Two days later after the event, Jenny Martinez, the law school dean, and Marc Tessier-Lavinge, Stanford’s president, apologized to the judge (Judge Duncan never delivered his prepared remarks) and made crystal clear that the protesters and administrators had violated Stanford policy. But the DEI activists didn’t stop. They lined the halls to protest, demanding that Martinez expel certain conservative students.
Thankfully, the protests didn’t work. On March 22, Dean Martinez issued a ten-page memorandum to all students. Martinez observed, “When a disruption occurs and the speaker asks for an administrator to help restore order, the administrator who responds should not insert themselves into debate with their own criticism of the speaker’s views and the suggestion that the speaker reconsider whether what they plan to say is worth saying.” Referencing the DEI mission of inclusion, Martinez argued that Conservatives at Stanford are every bit as deserving of inclusion as anyone else. Martinez explained, “The commitment to diversity, equity, and inclusion means that we must protect free expression of all views.” Martinez also observed that the core of any good lawyer’s training is the ability to reckon intelligently with difficult opposing arguments. Steinbach, meanwhile, was put on administrative leave.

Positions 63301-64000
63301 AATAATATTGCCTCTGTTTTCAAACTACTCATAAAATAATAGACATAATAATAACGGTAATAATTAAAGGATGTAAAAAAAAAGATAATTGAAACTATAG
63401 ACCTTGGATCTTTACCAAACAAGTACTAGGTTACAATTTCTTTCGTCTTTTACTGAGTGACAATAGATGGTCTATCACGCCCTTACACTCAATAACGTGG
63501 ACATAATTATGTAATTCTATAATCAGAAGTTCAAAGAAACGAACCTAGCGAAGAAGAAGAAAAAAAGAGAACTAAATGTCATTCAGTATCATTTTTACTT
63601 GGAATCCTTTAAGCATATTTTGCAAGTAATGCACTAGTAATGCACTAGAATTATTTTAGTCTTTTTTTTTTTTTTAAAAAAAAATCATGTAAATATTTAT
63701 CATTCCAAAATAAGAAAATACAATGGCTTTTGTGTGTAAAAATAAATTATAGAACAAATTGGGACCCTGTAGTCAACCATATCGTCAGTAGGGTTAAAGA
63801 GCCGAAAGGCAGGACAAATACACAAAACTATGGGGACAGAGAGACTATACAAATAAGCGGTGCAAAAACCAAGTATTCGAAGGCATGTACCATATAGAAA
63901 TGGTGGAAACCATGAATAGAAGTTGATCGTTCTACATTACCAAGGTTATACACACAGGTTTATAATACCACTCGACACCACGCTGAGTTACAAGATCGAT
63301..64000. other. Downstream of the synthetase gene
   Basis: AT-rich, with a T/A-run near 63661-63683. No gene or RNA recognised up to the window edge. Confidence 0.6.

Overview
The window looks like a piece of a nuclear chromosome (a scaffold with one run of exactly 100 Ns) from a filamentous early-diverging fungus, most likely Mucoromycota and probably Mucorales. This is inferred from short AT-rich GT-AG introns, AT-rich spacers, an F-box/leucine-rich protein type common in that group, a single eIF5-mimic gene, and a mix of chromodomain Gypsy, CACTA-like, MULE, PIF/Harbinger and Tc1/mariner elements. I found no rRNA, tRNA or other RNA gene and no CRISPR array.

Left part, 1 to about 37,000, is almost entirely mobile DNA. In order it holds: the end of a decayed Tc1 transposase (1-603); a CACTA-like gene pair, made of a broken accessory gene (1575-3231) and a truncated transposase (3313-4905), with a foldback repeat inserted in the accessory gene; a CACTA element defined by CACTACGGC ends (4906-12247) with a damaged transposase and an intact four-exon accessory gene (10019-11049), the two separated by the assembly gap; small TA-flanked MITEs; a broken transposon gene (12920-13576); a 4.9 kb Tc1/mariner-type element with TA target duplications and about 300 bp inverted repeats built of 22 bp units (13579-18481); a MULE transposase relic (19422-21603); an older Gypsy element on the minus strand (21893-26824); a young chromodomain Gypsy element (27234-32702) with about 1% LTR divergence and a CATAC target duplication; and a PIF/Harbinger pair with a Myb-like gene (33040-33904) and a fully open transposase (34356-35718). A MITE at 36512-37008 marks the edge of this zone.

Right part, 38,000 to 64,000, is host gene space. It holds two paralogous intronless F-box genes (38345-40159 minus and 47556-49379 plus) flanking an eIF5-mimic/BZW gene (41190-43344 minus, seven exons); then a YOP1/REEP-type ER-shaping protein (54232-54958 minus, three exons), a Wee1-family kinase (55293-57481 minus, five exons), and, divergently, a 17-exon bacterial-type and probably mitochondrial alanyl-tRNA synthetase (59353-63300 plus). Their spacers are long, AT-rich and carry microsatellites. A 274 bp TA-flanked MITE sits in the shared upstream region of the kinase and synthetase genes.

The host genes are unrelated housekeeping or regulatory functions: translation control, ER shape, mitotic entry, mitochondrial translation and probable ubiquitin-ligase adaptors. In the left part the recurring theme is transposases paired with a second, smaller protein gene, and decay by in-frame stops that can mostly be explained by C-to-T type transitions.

I agree with the DEI mission in the sense that being around people with different perspectives and life experiences adds value to organizations, businesses, schools, ect. But diversity should go beyond skin color and gender. Diversity means having diverse ideas. What happened at Stanford was problematic, because Stanford students didn’t just believe that Judge Duncan was wrong. They thought he was evil and, thus, deserving of abusive treatment. It isn’t just Stanford. The bubbles and echo chambers have made interacting with our political opponents much harder. Our lack of knowledge of the humanity of the other side leads us to view “the other” as evil. The way forward is listen to our political opponents, not shout them down. When we listen to those with whom we disagree, we truly build a culture of diversity and inclusion.